News: Joint Degree
Thirty-seven prospective students gathered April 1 to learn more about the La Follette School during an open house.
For Peter Tempelis, greater justice and protection for crime victims are the best outcomes. The 2006 alum has been applying his management and legal skills to achieve justice since he started as a student in the La Follette School's dual-degree program in law and public affairs.
After finding that people in Wisconsin and in the Dominican Republic encountered many of the same issues related health, environment and education, Norma-Jean Simon decided to pursue a dual degree in public health and public policy at the La Follette School.
Stephanie Chase knew she wanted to earn graduate degrees in public policy and law. So she and her father took a road trip that combined visits to major baseball league ballparks and Big 10 universities.
Nick Levine came to the La Follette School to pick up a few more analysis tools. "I have a background in the humanities, in East Asian studies with an emphasis on China," Levine says, "but my analysis suffered from a lack of understanding involving the economics, statistics and legal precedents used in the law and social sciences."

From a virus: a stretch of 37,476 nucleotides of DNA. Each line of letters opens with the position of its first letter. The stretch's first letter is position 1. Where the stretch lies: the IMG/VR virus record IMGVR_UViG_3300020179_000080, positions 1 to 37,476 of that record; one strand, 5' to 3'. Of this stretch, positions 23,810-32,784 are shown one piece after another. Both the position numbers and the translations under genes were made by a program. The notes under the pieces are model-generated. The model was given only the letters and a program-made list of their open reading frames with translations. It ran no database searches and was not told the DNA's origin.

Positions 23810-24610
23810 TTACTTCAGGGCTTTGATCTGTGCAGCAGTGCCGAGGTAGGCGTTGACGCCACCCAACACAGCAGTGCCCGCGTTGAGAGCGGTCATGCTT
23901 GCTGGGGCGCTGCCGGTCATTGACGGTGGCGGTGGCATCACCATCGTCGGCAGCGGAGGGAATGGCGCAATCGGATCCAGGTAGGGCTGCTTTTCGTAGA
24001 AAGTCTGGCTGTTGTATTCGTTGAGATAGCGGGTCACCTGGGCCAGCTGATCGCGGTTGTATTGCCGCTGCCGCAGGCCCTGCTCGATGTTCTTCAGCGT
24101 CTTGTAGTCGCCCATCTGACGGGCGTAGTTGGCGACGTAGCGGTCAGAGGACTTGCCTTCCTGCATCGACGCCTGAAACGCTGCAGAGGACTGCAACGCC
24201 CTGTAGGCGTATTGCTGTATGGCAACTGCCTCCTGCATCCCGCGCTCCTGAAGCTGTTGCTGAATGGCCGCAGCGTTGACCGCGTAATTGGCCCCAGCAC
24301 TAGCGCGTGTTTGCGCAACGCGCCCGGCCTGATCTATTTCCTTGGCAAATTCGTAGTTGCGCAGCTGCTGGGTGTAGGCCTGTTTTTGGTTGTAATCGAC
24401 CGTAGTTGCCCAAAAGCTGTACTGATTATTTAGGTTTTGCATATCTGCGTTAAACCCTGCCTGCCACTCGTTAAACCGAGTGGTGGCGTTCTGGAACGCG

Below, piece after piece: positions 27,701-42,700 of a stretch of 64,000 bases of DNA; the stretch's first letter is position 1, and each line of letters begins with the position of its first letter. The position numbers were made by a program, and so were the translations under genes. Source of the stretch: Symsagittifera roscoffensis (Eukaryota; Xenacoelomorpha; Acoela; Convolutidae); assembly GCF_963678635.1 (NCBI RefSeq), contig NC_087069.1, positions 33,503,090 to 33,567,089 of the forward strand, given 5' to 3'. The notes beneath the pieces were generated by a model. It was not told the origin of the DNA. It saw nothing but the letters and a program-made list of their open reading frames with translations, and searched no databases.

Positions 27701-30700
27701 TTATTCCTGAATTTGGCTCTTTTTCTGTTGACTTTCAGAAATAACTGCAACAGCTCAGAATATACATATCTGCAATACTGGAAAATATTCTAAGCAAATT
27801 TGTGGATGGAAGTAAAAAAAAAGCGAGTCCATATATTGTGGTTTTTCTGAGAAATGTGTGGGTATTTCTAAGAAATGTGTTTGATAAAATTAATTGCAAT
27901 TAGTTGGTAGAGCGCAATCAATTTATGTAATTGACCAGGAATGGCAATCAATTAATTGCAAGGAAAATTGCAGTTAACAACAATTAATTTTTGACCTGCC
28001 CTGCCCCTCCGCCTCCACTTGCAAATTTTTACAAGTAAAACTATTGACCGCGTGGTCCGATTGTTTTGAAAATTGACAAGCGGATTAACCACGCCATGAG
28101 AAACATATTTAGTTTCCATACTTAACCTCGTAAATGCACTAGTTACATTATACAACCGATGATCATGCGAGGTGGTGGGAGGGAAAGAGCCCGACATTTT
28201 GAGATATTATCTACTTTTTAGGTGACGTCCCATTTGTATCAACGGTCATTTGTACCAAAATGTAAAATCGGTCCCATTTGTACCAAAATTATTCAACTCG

After college, Nate Inglis Steinfeld spent two years watching dedicated public servants within the complex world of the Federal Emergency Management Agency in Washington, D.C. Eventually he decided he needed more education to pressure the system to aid communities, and so he enrolled at the La Follette School.
A passion for public service and an interest in energy policy brought Amy Klusmeier to the La Follette School. Four years later she is evaluating public programs as an analyst with the Wisconsin Legislative Audit Bureau.